Advertisement

Pruning Hypothesis Spaces Using Learned Domain Theories

  • Martin SvatošEmail author
  • Gustav Šourek
  • Filip Železný
  • Steven Schockaert
  • Ondřej Kuželka
Conference paper
Part of the Lecture Notes in Computer Science book series (LNCS, volume 10759)

Abstract

We present a method to prune hypothesis spaces in the context of inductive logic programming. The main strategy of our method consists in removing hypotheses that are equivalent to already considered hypotheses. The distinguishing feature of our method is that we use learned domain theories to check for equivalence, in contrast to existing approaches which only prune isomorphic hypotheses. Specifically, we use such learned domain theories to saturate hypotheses and then check if these saturations are isomorphic. While conceptually simple, we experimentally show that the resulting pruning strategy can be surprisingly effective in reducing both computation time and memory consumption when searching for long clauses, compared to approaches that only consider isomorphism.

Notes

Acknowledgements

MS, GŠ and FŽ acknowledge support by project no. 17-26999S granted by the Czech Science Foundation. This work was done while OK was with Cardiff University and supported by a grant from the Leverhulme Trust (RPG-2014-164). SS is supported by ERC Starting Grant 637277. Computational resources were provided by the CESNET LM2015042 and the CERIT Scientific Cloud LM2015085, provided under the programme “Projects of Large Research, Development, and Innovations Infrastructures”.

References

  1. 1.
    Berre, D.L., Parrain, A.: The SAT4J library, release 2.2. J. Satisfiability Boolean Model. Comput. 7, 50–64 (2010)Google Scholar
  2. 2.
    Buntine, W.L.: Generalized subsumption and its applications to induction and redundancy. Artif. Intell. 36(2), 149–176 (1988)MathSciNetCrossRefzbMATHGoogle Scholar
  3. 3.
    Chekuri, C., Rajaraman, A.: Conjunctive query containment revisited. Theor. Comput. Sci. 239(2), 211–229 (2000)MathSciNetCrossRefzbMATHGoogle Scholar
  4. 4.
    Dechter, R.: Constraint Processing. Elsevier Morgan Kaufmann, San Francisco (2003)zbMATHGoogle Scholar
  5. 5.
    Dehaspe, L., De Raedt, L.: Mining association rules in multiple relations. In: Lavrač, N., Džeroski, S. (eds.) ILP 1997. LNCS, vol. 1297, pp. 125–132. Springer, Heidelberg (1997).  https://doi.org/10.1007/3540635149_40 CrossRefGoogle Scholar
  6. 6.
    Ferilli, S., Fanizzi, N., Di Mauro, N., Basile, T.M.: Efficient \(\theta \)-subsumption under object identity. In: 2002 AI*IA Workshop, pp. 59–68 (2002)Google Scholar
  7. 7.
    van Hoeve, W.J.: The alldifferent constraint: A survey (2001). CoRR cs.PL/0105015. http://arxiv.org/abs/cs.PL/0105015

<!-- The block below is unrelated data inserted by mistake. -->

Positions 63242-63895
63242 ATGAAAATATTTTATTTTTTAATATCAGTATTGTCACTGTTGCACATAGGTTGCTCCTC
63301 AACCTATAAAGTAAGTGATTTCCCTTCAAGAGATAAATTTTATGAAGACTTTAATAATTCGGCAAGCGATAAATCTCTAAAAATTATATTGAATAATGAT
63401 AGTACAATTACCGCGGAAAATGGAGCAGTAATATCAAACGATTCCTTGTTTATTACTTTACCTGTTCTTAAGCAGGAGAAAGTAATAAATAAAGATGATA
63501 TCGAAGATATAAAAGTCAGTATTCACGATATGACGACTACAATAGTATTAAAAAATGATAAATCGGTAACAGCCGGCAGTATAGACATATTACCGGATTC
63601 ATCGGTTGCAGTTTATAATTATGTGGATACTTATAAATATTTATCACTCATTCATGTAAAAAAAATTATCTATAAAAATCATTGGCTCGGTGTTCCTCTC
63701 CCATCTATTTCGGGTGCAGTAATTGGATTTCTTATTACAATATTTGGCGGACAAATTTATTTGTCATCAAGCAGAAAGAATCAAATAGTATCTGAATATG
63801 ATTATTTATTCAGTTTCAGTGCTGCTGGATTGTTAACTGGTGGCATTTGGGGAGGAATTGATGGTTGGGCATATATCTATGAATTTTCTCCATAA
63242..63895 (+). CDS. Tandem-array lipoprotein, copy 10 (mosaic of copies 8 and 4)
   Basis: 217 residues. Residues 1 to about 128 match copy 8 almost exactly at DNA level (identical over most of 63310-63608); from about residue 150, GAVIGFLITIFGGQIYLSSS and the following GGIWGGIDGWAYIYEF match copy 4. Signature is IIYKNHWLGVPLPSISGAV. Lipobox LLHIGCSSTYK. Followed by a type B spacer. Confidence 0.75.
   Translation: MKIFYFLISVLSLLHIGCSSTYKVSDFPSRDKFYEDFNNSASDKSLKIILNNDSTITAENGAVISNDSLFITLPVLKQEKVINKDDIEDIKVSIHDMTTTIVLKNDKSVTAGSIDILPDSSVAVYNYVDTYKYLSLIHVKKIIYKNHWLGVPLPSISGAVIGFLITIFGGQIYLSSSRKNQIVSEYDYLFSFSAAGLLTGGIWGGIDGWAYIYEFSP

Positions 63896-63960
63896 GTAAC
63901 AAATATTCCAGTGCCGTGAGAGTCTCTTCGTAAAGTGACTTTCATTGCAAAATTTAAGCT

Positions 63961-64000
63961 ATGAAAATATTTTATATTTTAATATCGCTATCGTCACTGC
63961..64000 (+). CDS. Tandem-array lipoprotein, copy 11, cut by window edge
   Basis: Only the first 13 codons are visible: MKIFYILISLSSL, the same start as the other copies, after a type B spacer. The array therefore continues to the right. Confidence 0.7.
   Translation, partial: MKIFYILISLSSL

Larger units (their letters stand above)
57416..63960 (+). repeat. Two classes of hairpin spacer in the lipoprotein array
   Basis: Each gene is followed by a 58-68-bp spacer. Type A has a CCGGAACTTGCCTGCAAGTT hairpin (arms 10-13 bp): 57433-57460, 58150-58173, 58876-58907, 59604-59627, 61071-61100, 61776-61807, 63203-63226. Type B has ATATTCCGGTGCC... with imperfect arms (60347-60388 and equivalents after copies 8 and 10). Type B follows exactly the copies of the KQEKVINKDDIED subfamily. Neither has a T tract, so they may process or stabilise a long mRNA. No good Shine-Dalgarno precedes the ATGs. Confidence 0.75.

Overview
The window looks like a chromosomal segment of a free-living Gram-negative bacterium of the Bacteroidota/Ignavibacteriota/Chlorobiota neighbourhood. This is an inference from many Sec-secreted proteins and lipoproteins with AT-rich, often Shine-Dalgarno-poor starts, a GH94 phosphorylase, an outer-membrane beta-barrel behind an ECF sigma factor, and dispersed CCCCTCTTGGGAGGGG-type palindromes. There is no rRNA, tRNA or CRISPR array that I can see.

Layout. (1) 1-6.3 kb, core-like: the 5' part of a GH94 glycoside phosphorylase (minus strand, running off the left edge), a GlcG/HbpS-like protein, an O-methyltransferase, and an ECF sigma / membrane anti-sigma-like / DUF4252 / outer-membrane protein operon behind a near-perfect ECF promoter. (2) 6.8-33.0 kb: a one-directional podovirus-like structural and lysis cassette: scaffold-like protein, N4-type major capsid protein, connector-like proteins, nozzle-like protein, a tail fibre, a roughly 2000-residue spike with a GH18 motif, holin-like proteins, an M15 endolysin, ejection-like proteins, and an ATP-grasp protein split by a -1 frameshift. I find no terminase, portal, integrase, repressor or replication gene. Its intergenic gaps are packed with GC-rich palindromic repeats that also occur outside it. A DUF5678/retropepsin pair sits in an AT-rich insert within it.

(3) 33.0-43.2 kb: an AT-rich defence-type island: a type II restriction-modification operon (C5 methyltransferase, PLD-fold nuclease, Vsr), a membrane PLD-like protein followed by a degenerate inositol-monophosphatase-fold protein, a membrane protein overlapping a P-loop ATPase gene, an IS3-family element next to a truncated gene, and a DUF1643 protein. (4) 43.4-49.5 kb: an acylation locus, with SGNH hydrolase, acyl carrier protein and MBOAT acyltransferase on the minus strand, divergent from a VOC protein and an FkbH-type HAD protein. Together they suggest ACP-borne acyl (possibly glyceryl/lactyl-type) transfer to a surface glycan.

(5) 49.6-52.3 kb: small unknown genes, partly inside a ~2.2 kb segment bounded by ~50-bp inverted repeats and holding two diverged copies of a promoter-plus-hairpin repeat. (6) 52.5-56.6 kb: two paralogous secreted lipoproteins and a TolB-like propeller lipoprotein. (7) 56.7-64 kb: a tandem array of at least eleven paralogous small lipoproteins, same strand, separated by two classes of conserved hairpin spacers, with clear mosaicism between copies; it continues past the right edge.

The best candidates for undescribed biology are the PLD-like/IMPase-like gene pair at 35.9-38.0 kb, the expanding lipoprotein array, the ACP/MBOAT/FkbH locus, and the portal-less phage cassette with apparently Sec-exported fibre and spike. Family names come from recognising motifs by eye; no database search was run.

8. 8.
    Kuželka, O., Železný, F.: A restarted strategy for efficient subsumption testing. Fundam. Inform. 89(1), 95–109 (2008)zbMATHGoogle Scholar
  9. 9.
    Kuželka, O., Železný, F.: Block-wise construction of tree-like relational features with monotone reducibility and redundancy. Mach. Learn. 83(2), 163–192 (2011)MathSciNetCrossRefzbMATHGoogle Scholar
  10. 10.
    Malerba, D.: Learning recursive theories in the normal ILP setting. Fundam. Inform. 57(1), 39–77 (2003)MathSciNetzbMATHGoogle Scholar
  11. 11.
    Maloberti, J., Sebag, M.: Fast theta-subsumption with constraint satisfaction algorithms. Mach. Learn. 55(2), 137–174 (2004)CrossRefzbMATHGoogle Scholar
  12. 12.
    Muggleton, S.: Inverse entailment and progol. New Gen. Comput. 13(3–4), 245–286 (1995)CrossRefGoogle Scholar
  13. 13.
    Newborn, M.: Automated Theorem Proving - Theory and Practice. Springer, New York (2001).  https://doi.org/10.1007/978-1-4613-0089-2 CrossRefzbMATHGoogle Scholar
  14. 14.
    Nijssen, S., Kok, J.N.: Efficient frequent query discovery in Farmer. In: Lavrač, N., Gamberger, D., Todorovski, L., Blockeel, H. (eds.) PKDD 2003. LNCS (LNAI), vol. 2838, pp. 350–362. Springer, Heidelberg (2003).  https://doi.org/10.1007/978-3-540-39804-2_32 CrossRefGoogle Scholar
  15. 15.
    Plotkin, G.D.: A note on inductive generalization. Mach. Intell. 5(1), 153–163 (1970)MathSciNetzbMATHGoogle Scholar
  16. 16.
    Raedt, L.D.: Logical settings for concept-learning. Artif. Intell. 95(1), 187–201 (1997)MathSciNetCrossRefzbMATHGoogle Scholar
  17. 17.
    Ralaivola, L., Swamidass, S.J., Saigo, H., Baldi, P.: Graph kernels for chemical informatics. Neural Netw. 18(8), 1093–1110 (2005)CrossRefGoogle Scholar
  18. 18.
    Ramon, J., Roy, S., Jonny, D.: Efficient homomorphism-free enumeration of conjunctive queries. In: Preliminary Papers ILP 2011, p. 6 (2011)Google Scholar
  19. 19.
    Riedel, S.: Improving the accuracy and efficiency of MAP inference for markov logic. In: 24th Conference on Uncertainty in Artificial Intelligence, UAI 2008, pp. 468–475 (2008)Google Scholar
  20. 20.
    Stepp, R.E., Michalski, R.S.: Conceptual clustering: inventing goal-oriented classifications of structured objects. In: Machine Learning: An Artificial Intelligence Approach, vol. 2, pp. 471–498 (1986)Google Scholar
  21. 21.
    Tamaddoni-Nezhad, A., Muggleton, S.: The lattice structure and refinement operators for the hypothesis space bounded by a bottom clause. Mach. Learn. 76(1), 37–72 (2009)CrossRefGoogle Scholar
  22. 22.
    Weisfeiler, B., Lehman, A.: A reduction of a graph to a canonical form and an algebra arising during this reduction. Nauchno-Technicheskaya Informatsia 2(9), 12–16 (1968)Google Scholar

Copyright information

© Springer International Publishing AG, part of Springer Nature 2018

Authors and Affiliations

  1. 1.Czech Technical UniversityPragueCzech Republic
  2. 2.School of CS and InformaticsCardiff UniversityCardiffUK
  3. 3.Department of Computer ScienceKU LeuvenLeuvenBelgium

Personalised recommendations